Introduction

How To Illustrate Plants

Joseph Banks Florilegium

Women Illustrators

Martin Engelbrecht

Herbals

Temple of Flora & Compleat Florist

Pierre-Joseph Redoutè

Covers - Beauty Inside & Out

North American Works

Sweerti & Miller

Hooker & Berlèse

Works In The Exhibit

Additional Resources



Contact Information:

Suzanne Teghtmeyer

Collections Librarian for Agriculture, Botany,
Forestry, Gardening,
& Horticulture.

Ph: 517-884-0894

Email: teghtmey@msu.edu

How To Illustrate Plants

How - To Works

How to draw plants: The techniques of botanical illustration. Keith West foreword by Wilfrid Blunt. New York: Watson-Guptill Publications, 1983.

This beautiful book surveys the evolution of botanical illustration from the crude scratchings of Paleolithic man down to the highly scientific work of 20th-century illustrators. With 186 magnificent examples, over 30 in full color.

Blunt

Art of botanical illustration: The classic illustrators and their achievements from 1550 to 1900. Lys de Bray. Bromley: Helm, 1989.

A how-to guide for drawing plants to include in publications.

Examples of Illustration

Art of botanical illustration: An illustrated history. Wilfrid Blunt, with the assistance of William T. Stearn. New York: Dover Publications, 1994.

Keith West was formerly Art Lecturer for the Department of Extension Studies, University of Canterbury, Christchurch, and was Botanical Artist for the Botany Division of the Department of Scientific and Industrial Research in New Zealand for 20 years. This work is a comprehensive guide that discusses equipment, plant handling, details of plant structure, pencil, ink, scraper board, watercolor, gouache and new acrylic techniques. Over 130 illustrations demonstrate the various techniques alongside examples of the work of well-known artists.

Botanical illustration: Preparation for publication. Noel H. Holmgren & Bobbi Angell. Bronx, N.Y., USA : New York Botanical Garden, 1986.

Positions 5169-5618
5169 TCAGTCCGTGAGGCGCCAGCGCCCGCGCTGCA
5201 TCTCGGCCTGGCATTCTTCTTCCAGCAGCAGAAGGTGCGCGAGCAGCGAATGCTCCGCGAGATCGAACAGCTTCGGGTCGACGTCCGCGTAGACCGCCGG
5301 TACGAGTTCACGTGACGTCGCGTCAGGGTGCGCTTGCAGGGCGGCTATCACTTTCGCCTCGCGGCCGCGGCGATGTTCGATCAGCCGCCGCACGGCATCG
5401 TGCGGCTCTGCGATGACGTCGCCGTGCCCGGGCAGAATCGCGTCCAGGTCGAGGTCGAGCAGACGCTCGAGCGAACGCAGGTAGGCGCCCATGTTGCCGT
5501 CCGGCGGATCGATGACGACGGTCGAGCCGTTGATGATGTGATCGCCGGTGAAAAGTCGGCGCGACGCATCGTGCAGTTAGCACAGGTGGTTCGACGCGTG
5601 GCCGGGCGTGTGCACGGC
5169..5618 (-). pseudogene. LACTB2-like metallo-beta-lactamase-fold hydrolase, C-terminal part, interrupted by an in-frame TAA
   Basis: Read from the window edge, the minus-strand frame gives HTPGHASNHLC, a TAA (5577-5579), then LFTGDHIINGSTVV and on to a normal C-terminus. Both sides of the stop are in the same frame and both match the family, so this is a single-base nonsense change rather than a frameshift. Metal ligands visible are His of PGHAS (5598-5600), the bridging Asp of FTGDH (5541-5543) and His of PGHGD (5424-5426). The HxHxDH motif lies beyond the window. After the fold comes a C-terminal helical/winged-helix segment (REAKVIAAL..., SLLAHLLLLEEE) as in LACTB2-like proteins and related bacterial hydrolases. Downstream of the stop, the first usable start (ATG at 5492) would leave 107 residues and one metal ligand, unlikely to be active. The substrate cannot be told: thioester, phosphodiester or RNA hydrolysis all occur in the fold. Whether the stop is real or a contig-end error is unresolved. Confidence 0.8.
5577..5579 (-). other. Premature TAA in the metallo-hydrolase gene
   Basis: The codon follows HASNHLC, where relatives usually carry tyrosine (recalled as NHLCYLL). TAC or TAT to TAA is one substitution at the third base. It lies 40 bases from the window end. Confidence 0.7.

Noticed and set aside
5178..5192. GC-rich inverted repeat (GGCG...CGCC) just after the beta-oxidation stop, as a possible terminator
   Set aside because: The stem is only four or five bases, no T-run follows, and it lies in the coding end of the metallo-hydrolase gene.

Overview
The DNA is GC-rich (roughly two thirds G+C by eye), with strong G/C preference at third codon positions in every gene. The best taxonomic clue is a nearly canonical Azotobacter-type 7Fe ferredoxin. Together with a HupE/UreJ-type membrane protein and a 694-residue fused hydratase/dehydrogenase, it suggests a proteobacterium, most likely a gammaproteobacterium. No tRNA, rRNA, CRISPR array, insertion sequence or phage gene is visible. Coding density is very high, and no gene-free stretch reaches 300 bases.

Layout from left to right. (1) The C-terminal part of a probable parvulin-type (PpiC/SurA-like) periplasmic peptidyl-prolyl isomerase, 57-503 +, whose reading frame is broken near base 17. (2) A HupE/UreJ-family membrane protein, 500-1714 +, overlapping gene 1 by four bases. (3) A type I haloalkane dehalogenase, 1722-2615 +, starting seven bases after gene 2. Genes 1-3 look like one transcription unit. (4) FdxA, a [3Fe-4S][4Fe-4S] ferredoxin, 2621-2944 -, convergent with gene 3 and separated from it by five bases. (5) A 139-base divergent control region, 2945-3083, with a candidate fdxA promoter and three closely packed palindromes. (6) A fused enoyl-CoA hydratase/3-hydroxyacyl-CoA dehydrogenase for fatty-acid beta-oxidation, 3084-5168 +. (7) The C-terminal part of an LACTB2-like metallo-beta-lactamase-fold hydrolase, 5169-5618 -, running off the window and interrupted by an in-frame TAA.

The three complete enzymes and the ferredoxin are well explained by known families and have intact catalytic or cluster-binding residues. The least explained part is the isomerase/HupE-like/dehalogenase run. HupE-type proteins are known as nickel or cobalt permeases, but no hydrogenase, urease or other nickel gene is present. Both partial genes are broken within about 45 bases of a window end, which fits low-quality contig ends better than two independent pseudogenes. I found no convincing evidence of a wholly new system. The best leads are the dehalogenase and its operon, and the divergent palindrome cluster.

The greatest botanical illustrations throughout the history of the genre are presented in this fascinating and beautifully designed survey. Beginning with the ancient Egyptians, plants, flowers and herbs have been the subject of the artist's attention. Author Lys de Bray explains why skilled botanical art is better - and of more use to posterity - than the best photographs.

The art of plant evolution. W. John Kress and Shirley Sherwood. Richmond: Kew Pub., 2009.

"Art meets science in this book that aims to give readers a sense of some contemporary scientific discoveries that are changing our understanding of plant relationships. 136 botanical paintings from the Shirley Sherwood Collection, by 84 artists, cover 50 orders of plants in 118 families, and a total of 133 species, providing a sweeping overview of the evolution of plants on earth. The paintings display a sampling of the plant world from fungi to daisies, including algae, mosses, ferns, conifers and flowering plants arranged in the most up to date evolutionary sequence, determined by recent DNA analysis. The text places each artist's observations as displayed in the paintings, in the context of modern plant classification, providing readers with a new understanding of the complex interrelationships between plant species, and enhancing their appreciation of the botanical artist's ability to portray the delicate beauty of nature."

Source

NHBS Environment Bookstore.